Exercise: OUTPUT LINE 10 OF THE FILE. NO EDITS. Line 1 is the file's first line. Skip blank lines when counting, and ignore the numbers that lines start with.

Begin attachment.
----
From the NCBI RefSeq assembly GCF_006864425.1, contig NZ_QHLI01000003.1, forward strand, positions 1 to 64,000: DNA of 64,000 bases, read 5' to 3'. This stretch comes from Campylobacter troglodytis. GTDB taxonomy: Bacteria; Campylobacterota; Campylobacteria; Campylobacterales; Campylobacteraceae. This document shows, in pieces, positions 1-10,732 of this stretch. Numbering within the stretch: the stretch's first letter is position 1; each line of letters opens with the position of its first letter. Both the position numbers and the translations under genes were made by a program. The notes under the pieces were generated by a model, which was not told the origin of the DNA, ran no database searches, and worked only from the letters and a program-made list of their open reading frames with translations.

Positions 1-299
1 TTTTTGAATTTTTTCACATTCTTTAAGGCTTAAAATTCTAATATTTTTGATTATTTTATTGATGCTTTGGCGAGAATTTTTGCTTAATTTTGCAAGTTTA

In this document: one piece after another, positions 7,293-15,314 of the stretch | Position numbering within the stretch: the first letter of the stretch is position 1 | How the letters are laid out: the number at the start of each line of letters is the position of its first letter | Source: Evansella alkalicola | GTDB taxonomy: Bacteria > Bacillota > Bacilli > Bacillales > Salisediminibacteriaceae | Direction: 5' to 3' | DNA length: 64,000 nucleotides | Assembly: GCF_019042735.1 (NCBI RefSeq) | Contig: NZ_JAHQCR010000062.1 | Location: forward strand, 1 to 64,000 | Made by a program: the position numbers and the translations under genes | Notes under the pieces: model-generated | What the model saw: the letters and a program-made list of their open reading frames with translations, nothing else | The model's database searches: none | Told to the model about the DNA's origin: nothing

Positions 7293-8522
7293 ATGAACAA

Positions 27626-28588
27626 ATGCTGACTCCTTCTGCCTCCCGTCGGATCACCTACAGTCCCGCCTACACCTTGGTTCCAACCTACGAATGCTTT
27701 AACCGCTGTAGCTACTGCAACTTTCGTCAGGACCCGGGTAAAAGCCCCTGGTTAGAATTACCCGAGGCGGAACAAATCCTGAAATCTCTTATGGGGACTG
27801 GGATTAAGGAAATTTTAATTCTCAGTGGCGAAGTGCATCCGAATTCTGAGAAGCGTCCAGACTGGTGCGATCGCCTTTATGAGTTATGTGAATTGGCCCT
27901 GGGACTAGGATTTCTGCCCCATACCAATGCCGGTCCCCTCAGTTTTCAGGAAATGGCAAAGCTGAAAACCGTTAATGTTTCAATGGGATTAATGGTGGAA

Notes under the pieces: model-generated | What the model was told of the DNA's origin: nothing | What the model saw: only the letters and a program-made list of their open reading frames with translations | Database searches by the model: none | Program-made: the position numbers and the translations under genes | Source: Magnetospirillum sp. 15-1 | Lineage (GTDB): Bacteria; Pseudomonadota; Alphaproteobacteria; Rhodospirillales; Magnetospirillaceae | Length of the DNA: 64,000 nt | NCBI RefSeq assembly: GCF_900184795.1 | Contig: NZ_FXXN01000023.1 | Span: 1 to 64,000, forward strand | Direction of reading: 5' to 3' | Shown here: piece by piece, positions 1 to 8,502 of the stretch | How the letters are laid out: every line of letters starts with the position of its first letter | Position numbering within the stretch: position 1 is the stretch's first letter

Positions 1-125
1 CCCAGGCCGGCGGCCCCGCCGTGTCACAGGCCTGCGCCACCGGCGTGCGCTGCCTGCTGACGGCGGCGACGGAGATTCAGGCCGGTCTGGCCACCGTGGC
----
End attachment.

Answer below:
27801 GGATTAAGGAAATTTTAATTCTCAGTGGCGAAGTGCATCCGAATTCTGAGAAGCGTCCAGACTGGTGCGATCGCCTTTATGAGTTATGTGAATTGGCCCT